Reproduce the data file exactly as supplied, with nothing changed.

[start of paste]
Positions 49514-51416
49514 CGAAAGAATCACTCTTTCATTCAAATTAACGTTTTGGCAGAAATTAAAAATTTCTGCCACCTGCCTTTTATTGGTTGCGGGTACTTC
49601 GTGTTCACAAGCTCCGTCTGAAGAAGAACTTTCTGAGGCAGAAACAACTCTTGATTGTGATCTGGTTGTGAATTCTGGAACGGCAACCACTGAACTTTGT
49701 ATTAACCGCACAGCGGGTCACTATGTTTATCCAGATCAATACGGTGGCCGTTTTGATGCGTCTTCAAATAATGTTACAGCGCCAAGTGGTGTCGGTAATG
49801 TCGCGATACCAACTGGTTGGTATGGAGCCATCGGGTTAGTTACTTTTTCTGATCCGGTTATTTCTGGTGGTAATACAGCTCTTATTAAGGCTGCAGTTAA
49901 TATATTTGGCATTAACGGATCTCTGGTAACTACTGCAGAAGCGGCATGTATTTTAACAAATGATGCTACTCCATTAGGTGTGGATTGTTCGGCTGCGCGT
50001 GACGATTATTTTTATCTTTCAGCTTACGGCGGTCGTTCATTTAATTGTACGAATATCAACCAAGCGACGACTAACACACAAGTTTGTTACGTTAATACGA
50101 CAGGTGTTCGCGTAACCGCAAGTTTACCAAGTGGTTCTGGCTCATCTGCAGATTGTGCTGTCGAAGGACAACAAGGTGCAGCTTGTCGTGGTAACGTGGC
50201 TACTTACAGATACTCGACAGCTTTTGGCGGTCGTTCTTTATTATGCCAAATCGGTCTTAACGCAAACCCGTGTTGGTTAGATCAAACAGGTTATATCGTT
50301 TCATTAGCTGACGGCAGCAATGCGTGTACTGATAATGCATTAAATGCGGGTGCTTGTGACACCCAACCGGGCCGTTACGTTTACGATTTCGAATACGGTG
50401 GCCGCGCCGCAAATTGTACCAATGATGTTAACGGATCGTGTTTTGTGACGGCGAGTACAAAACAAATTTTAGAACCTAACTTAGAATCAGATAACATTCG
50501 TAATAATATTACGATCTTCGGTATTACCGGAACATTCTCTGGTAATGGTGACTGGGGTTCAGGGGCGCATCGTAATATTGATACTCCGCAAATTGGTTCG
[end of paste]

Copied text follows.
Positions 49514-51416
49514 CGAAAGAATCACTCTTTCATTCAAATTAACGTTTTGGCAGAAATTAAAAATTTCTGCCACCTGCCTTTTATTGGTTGCGGGTACTTC
49601 GTGTTCACAAGCTCCGTCTGAAGAAGAACTTTCTGAGGCAGAAACAACTCTTGATTGTGATCTGGTTGTGAATTCTGGAACGGCAACCACTGAACTTTGT
49701 ATTAACCGCACAGCGGGTCACTATGTTTATCCAGATCAATACGGTGGCCGTTTTGATGCGTCTTCAAATAATGTTACAGCGCCAAGTGGTGTCGGTAATG
49801 TCGCGATACCAACTGGTTGGTATGGAGCCATCGGGTTAGTTACTTTTTCTGATCCGGTTATTTCTGGTGGTAATACAGCTCTTATTAAGGCTGCAGTTAA
49901 TATATTTGGCATTAACGGATCTCTGGTAACTACTGCAGAAGCGGCATGTATTTTAACAAATGATGCTACTCCATTAGGTGTGGATTGTTCGGCTGCGCGT
50001 GACGATTATTTTTATCTTTCAGCTTACGGCGGTCGTTCATTTAATTGTACGAATATCAACCAAGCGACGACTAACACACAAGTTTGTTACGTTAATACGA
50101 CAGGTGTTCGCGTAACCGCAAGTTTACCAAGTGGTTCTGGCTCATCTGCAGATTGTGCTGTCGAAGGACAACAAGGTGCAGCTTGTCGTGGTAACGTGGC
50201 TACTTACAGATACTCGACAGCTTTTGGCGGTCGTTCTTTATTATGCCAAATCGGTCTTAACGCAAACCCGTGTTGGTTAGATCAAACAGGTTATATCGTT
50301 TCATTAGCTGACGGCAGCAATGCGTGTACTGATAATGCATTAAATGCGGGTGCTTGTGACACCCAACCGGGCCGTTACGTTTACGATTTCGAATACGGTG
50401 GCCGCGCCGCAAATTGTACCAATGATGTTAACGGATCGTGTTTTGTGACGGCGAGTACAAAACAAATTTTAGAACCTAACTTAGAATCAGATAACATTCG
50501 TAATAATATTACGATCTTCGGTATTACCGGAACATTCTCTGGTAATGGTGACTGGGGTTCAGGGGCGCATCGTAATATTGATACTCCGCAAATTGGTTCG